CRATER was the wrong tool. It was designed to predict ice damage during the time between the main engines fired and take-off and for analysing post-flight damage. It was never intended to provide information about impacts in-flight. Unfortunately, NASA didn't have an in-flight tool to help them come to a decision, so CRATER was the best they had and it predicted serious damage to the wing.

However, CRATER's authors at Boeing recommended ignoring the program's results. The designers knew that CRATER predicted more damage from small ice impacts (which it was designed to calculate) than were found after the Shuttle returned to Earth. They extrapolated this to mean that the software would make even grievous errors when it was asked to predict the impact of an object six-hundred times larger and of a lower density.

Independently the designers of the tiles were confident the more dense inner surface of the tiles would be safe against the impact of a low-density piece of foam.

When these two opinions were combined it sounded almost rational that there wasn't a problem that couldn't be fixed between flights.

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Mike Richards
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Re: Killed by numeric overflow?

Atlantis was almost destroyed in a similar foam-shedding incident on STS-27. In that case they got the Shuttle home, but they were very lucky that the damage hadn't hit the leading edge of the wing. But in places the tiles had been destroyed and it was bare metal.

It was kept very quiet for a long time because the mission was a DoD flight, but Astronaut Mike Mullane gives a huge amount of detail in the utterly brilliant "Riding Rockets: The Outrageous Tales of a Space Shuttle Astronaut".

More info and super scary photos of the damage here: http://en.wikipedia.org/wiki/STS-27

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LOHAN teases with quick flash of spaceplane

Mike Richards
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Re: says

'Looks like someone has been channelling Chesley Bonestell.'

Or Wile E Coyote.

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The Oric-1 is 30

Mike Richards
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Is it really 30 years ago

That I was being told to go outside and play in the sun when I'd rather be playing Level 9 adventures on an Oric 1?

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Climate shocker: Carry on as we are until 2050, planet will be FINE

Mike Richards
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It'll be interesting to see the detailed reviews of this research, especially the validity of the modelling which the researchers admit is relatively simple. Any review might take some time as they have used a heavily statistical approach using Bayesian probabilities, the values of which are always open to argument - but hey this is computer modelling - what's new?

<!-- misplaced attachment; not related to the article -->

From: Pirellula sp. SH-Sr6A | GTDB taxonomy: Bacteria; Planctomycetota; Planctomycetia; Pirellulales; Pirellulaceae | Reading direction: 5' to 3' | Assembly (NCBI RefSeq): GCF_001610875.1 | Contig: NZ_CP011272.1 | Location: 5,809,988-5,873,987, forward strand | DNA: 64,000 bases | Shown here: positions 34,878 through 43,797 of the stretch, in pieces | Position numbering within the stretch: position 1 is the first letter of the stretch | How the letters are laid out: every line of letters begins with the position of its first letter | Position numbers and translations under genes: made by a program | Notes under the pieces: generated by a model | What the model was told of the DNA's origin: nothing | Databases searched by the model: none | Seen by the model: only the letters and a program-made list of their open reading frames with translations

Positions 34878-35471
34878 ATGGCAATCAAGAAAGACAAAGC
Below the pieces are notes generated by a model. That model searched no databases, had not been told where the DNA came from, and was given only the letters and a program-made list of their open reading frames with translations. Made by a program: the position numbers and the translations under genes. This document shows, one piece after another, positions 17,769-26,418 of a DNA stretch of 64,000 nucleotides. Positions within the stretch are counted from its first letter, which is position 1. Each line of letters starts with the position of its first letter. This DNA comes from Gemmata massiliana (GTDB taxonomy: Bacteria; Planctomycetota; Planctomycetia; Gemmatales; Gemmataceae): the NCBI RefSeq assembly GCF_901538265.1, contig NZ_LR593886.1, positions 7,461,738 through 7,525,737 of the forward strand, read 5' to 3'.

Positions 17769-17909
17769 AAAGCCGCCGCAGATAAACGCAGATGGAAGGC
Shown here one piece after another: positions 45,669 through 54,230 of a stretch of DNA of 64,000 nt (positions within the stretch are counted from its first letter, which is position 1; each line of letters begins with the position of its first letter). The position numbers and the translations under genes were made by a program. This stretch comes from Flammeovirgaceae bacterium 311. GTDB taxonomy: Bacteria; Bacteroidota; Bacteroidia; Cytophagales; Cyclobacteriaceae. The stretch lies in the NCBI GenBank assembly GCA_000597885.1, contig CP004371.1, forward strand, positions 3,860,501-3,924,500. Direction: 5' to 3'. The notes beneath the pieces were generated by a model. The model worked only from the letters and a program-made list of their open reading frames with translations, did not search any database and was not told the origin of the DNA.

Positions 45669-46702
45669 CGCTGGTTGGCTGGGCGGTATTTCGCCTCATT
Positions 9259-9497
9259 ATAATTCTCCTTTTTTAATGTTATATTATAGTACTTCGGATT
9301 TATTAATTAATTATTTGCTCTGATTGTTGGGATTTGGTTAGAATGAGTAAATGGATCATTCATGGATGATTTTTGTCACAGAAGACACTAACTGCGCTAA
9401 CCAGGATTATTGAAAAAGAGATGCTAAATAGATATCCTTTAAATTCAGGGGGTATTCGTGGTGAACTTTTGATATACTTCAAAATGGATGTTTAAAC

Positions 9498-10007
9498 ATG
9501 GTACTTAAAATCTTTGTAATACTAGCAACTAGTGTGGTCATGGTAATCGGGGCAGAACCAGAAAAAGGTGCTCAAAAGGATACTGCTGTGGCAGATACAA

I think this is their key paper:

http://folk.uio.no/gunnarmy/paper/aldrin_env_2012.pdf

Maths fans will love it.

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Hackers on anti-Egypt spree bury Egyptology journal in the sand

Mike Richards
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Re: Huh?

Generally Egyptians are incredibly proud of their heritage, but some Muslims have problems with it being an amazingly successful polytheistic civilisation that celebrated the human body. Sadly some of these people are senior politicians in the Salafist parties. So far none of them have called for the destruction of archaeological remains, but there have been calls for statues and inscriptions to be covered in wax. This is part of a general attack on Egyptian culture where writers and journalists are coming under increasing attack.

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Mobes, web filth 'PORNIFYING' our kids, warns top Labour MP

Mike Richards
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Re: Open challenge to Diane Abbott

Abbott's speech might have ben prompted by a Channel 4 News investigation late last year which showed that one of the biggest problems is children using SMS and MMS to send inappropriate content or to bully one another. Some of the interviewees had pretty disturbing stories of being bombarded by unpleasant messages or photos of other kids genitals but were too scared or embarrassed to take the matter up with their phone company, parents or teachers.

The other point in the article about sexualised clothing is nothing to do with blaming women for dressing inappropriately when they're attacked; its to do with selling one body image and one way of behaving - one that is nothing to do with childhood. You have to wonder what goes through the minds of clothing designers and retailers who produce lines that might as well be called Little Miss Streetwalker. I'm pretty sure I'd want them nowhere near my children.

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Review: Infiniti M35h hybrid sports saloon

Mike Richards
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Re: A pretty car...